The Road Of Danger – Snippet 15
Vesey said, “Isn’t there still a problem with shipping goods to the rebels from Cinnabar territory? If the Funnel authorities capture some of the ships, that is, and they’re bound to capture some.”
Hogg sat quietly on the jump seat across from Daniel at the command console; Tovera faced Adele at Signals. The servants had no business at this meeting of the ship’s command group, but there was no reason to exclude them either. Nobody worried about either of them speaking out of turn.
“Sattler owns a one-third interest in Calpurnius Trading on Madison,” Adele said. She didn’t react sharply to the interruption, as Daniel had seen her do in the past. He had the feeling that this was what she had planned for the next point in her presentation anyway.
“All goods for the rebels are purchased and shipped by Calpurnius,” she went on, flicking a wand to cascade files to the officers listening to her. None of them bothered to examine the data now; or ever would, Daniel surmised. “I doubt that Sattler’s financial involvement would appear to anything less than a full investigation, and that by unusually competent investigators. He hasn’t put Alliance-Cinnabar relations at risk.”
Daniel didn’t try to hide his smile this time. Adele had found the link in a matter of minutes. Granted that she had been in Sattler’s office, but it was pretty certain that she would have done the same thing just as quickly if she had been given access to the Calpurnius Trading offices.
“But Madison is an Alliance world,” Vesey said, frowning in puzzlement. She didn’t doubt what Adele was saying, but she didn’t understand it. “It’s a sector capital, in fact?”
“This far out from Pleasaunce…,” said Midshipman Cazelet. His family had owned a shipping line operating from the Alliance capital, Pleasaunce, before they had incurred the displeasure of Guarantor Porra and disappeared into his dungeons. “It’s just a matter of knowing who to slip the bribe to. And the bribe won’t have to be very large, I’d expect.”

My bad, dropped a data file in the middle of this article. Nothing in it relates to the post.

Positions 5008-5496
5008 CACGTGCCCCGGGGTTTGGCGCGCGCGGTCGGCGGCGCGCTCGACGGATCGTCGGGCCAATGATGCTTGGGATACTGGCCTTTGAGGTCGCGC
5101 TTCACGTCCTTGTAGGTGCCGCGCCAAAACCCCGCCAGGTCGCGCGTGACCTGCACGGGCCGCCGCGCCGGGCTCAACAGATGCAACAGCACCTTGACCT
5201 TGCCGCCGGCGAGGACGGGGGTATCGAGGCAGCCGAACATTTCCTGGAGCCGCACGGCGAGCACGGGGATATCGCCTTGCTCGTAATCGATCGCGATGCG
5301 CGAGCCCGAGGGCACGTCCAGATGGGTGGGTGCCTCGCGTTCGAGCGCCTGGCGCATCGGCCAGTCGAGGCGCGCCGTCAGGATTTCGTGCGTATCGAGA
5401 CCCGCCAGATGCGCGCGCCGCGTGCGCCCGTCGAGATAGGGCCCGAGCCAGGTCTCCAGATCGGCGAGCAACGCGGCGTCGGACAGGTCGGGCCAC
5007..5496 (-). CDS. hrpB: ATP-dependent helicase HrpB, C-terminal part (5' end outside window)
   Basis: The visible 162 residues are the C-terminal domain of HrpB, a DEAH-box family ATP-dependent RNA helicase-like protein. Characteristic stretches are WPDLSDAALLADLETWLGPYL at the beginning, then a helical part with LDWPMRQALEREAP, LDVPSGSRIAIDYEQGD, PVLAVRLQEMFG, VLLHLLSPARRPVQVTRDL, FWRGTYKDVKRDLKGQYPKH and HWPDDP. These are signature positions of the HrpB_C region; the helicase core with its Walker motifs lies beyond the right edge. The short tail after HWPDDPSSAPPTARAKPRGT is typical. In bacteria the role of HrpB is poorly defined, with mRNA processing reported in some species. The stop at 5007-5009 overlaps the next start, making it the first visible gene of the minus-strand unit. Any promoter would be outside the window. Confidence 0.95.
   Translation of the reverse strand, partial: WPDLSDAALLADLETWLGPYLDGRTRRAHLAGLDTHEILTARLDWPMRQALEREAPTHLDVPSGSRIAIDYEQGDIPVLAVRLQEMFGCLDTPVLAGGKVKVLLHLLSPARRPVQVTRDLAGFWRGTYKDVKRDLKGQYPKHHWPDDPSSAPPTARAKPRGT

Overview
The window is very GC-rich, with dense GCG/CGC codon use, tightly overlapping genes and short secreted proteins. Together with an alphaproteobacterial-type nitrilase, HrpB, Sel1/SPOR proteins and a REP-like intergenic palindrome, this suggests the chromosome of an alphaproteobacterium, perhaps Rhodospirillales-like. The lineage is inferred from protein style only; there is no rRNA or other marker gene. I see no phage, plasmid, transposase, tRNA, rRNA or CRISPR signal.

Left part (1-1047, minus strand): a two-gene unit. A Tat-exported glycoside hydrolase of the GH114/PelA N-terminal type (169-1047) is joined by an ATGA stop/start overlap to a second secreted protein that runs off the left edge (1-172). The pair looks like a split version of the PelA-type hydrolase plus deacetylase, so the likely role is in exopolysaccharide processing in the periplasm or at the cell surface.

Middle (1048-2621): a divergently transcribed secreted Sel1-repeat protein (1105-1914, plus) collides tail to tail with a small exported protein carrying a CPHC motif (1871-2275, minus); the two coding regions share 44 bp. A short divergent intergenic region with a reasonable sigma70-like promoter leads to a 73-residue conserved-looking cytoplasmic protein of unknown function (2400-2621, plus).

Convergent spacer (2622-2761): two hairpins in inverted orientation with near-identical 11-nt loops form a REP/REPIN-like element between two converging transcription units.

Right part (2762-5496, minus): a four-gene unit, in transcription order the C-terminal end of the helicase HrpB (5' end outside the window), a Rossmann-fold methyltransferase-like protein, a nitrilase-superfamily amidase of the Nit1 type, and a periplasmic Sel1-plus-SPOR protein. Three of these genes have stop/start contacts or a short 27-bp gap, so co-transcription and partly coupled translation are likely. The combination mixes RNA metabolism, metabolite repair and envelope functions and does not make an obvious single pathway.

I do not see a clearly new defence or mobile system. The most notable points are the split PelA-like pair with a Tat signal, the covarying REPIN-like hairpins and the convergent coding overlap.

“There’s a political aspect as well,” Daniel said, speaking to end the discussion before Adele did so. She had a tendency to jerk the leash harder than necessary to bring her wandering listeners back to the path she had chosen. “Madison is a sector capital, but Sunbright and its problems are in a different sector.”
He coughed and added, “Go on, Officer Mundy.”
Adele smiled minusculely, not at him but very possibly toward his image on her display. “Master Sattler has no immediate plans to send someone inspect his investment on Madison,” she said in her usual dry tone, “but based on similar situations on other planets, it wouldn’t surprise the staff of Calpurnius Trading if he chose to do so. I propose that I go to Madison as a passenger on the Princess Cecile disguised as a private ship, and that I present my credentials as Sattler’s agent to his partners there.”
“By the gods yes!” said Cory in beaming excitement. “The ship is private, after all, except we’re under RCN charter right now.”